Will EST Gee walk out to applause with his performance on “EL TORO 2?”





EST Gee sounds like a remorseful dude with a t-shirt soaked in blood in this song.

Fun fact: One of my favorite EST Gee tracks is “BLOOD.” Initially, I thought “MORE BLOOD” was a part 2 to “BLOOD,” but I don’t think it is. The latter is a part-time emotional, part-time grungy banger that has Geeski switching between a sappy singer and a ruthless rapper. While I don’t love the rap verses he hits us with, I can’t get enough of the hook he delivers.




“I believe in dope dealers, not the tooth fairy” – EST Gee.

“Turn The Streets Up” is hard as hell. In the song, EST Gee promotes violence, drug dealing, and overflexing. The grungy demeanor and steady flows that he raps with perfectly blend with the scary-ass trap beat (Something about those synths in the beat makes me believe that Michael Myers is at the stoplight around the corner). I also think the hook EST hits us with is catchy as f**k.



It’s funny how EST Gee sounds like an emotional guy in “BAD GUY.”

Can’t bad guys have emotions too? In “BAD GUY,” EST showcases his most dramatic vocals to persuade the world that no one else is as sinister as him. What also stands out is his captivating melodies and random reggae-infused inflections.




Gotti won MVP of this album. 

Gotti’s in two songs on this album: “A MOMENT WITH GOTTI” and “ANOTHER MOMENT WITH GOTTI.” In both pieces, he puts up 60 points. The reason I chose to talk about the latter is because of this: I love the soulful, booming beat that powers the song, how EST Gee talks his s**t when it comes to making major boss moves, and how Yo Gotti, fresh out of a six-month retirement, schools folks on how he became a boss and rich. Overall, the cocky lessons that Gee and Gotti dish out will strike a chord with you.



1. I THINK (Ft. Lil Baby)

I will renew my Lil Baby subscription if he continues to rap how he does in this song.

Lil Baby puts up 55 points and zero turnovers in “I THINK.” In the song, which is powered by this emotional trap beat, Baby passionately raps about staying away from drugs, wanting to run up on folks, and dealing with leeches. I love the urgency he shows throughout his verse. As for EST Gee, I do rock with the grungy energy he raps with and his vulnerable lyrics. I also think his mumbly hook is surprisingly enjoyable.



2. XXL (3.5/5)


4. TOAST (3.5/5)

5. I LIKE (4/5)

6. THE BIGGEST (3.5/5)

7. PERSONAL (3.5/5)

8. MORE BLOOD (4/5)

9. A MOMENT WITH GOTTI (Ft. Yo Gotti) (4/5)

10. IT IS (Ft. Rylo Rodriguez) (3.5/5)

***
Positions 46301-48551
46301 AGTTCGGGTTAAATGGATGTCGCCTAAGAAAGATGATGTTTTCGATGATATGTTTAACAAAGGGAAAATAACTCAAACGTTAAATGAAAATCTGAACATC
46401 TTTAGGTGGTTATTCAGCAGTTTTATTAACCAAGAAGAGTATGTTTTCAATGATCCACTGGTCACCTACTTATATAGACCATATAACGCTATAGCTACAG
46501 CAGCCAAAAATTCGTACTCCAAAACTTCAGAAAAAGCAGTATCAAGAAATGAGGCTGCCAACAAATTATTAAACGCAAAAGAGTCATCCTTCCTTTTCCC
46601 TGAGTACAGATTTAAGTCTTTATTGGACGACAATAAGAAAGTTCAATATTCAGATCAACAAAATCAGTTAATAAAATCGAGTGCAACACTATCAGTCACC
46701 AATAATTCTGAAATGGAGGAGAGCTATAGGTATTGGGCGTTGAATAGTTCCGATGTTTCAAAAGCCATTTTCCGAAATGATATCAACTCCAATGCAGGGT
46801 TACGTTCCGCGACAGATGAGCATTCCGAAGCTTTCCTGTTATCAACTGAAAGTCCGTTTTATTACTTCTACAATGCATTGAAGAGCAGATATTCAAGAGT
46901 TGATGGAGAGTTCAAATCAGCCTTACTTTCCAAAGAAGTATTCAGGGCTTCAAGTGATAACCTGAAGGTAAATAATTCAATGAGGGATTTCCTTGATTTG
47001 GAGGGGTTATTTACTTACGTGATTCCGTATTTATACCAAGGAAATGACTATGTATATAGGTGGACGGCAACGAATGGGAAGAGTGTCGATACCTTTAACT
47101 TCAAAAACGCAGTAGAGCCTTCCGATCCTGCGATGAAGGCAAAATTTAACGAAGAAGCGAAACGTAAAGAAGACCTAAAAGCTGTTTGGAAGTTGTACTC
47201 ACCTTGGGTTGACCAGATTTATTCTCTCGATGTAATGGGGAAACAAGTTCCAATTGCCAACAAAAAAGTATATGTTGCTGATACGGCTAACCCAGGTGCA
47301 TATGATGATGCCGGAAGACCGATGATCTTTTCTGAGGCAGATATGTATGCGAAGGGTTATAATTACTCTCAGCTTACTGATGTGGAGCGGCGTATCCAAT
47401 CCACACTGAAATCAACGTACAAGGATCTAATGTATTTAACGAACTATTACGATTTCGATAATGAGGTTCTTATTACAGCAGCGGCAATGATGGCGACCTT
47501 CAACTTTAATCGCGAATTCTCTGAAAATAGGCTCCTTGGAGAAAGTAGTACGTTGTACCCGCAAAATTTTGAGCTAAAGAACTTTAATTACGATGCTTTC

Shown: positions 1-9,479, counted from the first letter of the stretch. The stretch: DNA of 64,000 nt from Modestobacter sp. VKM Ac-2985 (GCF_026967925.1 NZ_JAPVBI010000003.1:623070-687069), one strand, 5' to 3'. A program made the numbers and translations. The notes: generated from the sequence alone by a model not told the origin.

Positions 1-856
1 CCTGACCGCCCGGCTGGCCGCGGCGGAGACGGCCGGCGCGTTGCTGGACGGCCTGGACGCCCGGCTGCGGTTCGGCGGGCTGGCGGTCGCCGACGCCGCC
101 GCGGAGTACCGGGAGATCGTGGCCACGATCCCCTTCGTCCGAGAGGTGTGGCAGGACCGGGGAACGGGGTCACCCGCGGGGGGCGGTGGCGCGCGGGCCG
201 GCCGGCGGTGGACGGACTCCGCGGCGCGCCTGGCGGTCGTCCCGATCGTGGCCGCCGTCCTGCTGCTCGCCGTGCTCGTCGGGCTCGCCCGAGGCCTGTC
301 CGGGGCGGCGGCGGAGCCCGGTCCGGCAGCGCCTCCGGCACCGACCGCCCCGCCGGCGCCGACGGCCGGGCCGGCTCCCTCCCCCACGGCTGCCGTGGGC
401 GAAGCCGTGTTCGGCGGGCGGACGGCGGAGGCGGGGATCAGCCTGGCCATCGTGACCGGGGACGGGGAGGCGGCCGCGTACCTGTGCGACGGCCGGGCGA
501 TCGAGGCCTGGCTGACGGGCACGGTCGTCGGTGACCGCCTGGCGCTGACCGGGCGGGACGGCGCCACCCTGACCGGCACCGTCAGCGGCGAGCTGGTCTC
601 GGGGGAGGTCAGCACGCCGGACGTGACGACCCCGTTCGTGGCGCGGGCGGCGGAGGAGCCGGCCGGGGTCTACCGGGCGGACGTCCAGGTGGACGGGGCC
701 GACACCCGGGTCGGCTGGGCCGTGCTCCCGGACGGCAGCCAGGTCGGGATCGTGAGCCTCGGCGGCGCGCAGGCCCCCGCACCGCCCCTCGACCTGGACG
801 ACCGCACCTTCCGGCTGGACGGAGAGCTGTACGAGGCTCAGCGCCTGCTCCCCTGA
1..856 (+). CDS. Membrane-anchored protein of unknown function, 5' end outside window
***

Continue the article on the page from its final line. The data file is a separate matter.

11. MEECH (3/5)

12. FREE DOGGY (Ft. 42 Dugg) (3.5/5)

13. ONE CALL (3.5/5)


15. BAD GUY (4/5)

16. NOBODY ELSE (Ft. Static Major) (3.5/5)

17. I THINK (Ft. Lil Baby) (4.5/5)

18. DON’T FORGET (3.5/5)

19. BACK TO A TIME (3/5)

20. ANOTHER MOMENT WITH GOTTI (Ft. Yo Gotti) (4.5/5)




I’ll be the first to tell you that EST Gee’s music hasn’t clicked with me. He has an acquired taste style that I don’t think is for everyone. With that being said, EL TORO 2 does have some highlights that everyone can enjoy.

When it comes to production, this album deserves a chef’s kiss. Throughout EL TORO 2, EST Gee does work over everything from soulful to nostalgic to club-ready trap beats. While I don’t prefer the sluggish rapping style that Gee uses over them, I do appreciate how the beats get to play front and center. Rappers should do that more; allow their beats to play front and center (BTW, I f**king love the “IT IS” beat, but I hate what Rylo and EST did over it).

EST Gee might be the grittiest mainstream rapper in the game today. In EL TORO 2, his demeanor on tracks makes it seem like he’s too gangsta to be making music; his content tackles street s**t in one of the rawest ways possible, and when he decides to sing a little, it’s usually on some “I feel remorseful for killing you” type s**t. I’m sure folks in the bando can relate to his style, but regular joes with 9-5 jobs and Costco accounts will struggle to.

Some of the guest appearances on this album moved the needle (notably Lil Baby and Yo Gotti), and some sounded awkward (particularly Static Major and 42 Dugg). At the end of the day, I’m just glad they were there to counterbalance EST Gee’s sluggish verses.

I think this is a solid album. I didn’t need 20 tracks from EST Gee, but it flows so well you can live with that. I believe one day EST’s music will fully click with me. Until then, I’m going to keep finding ways to enjoy it.

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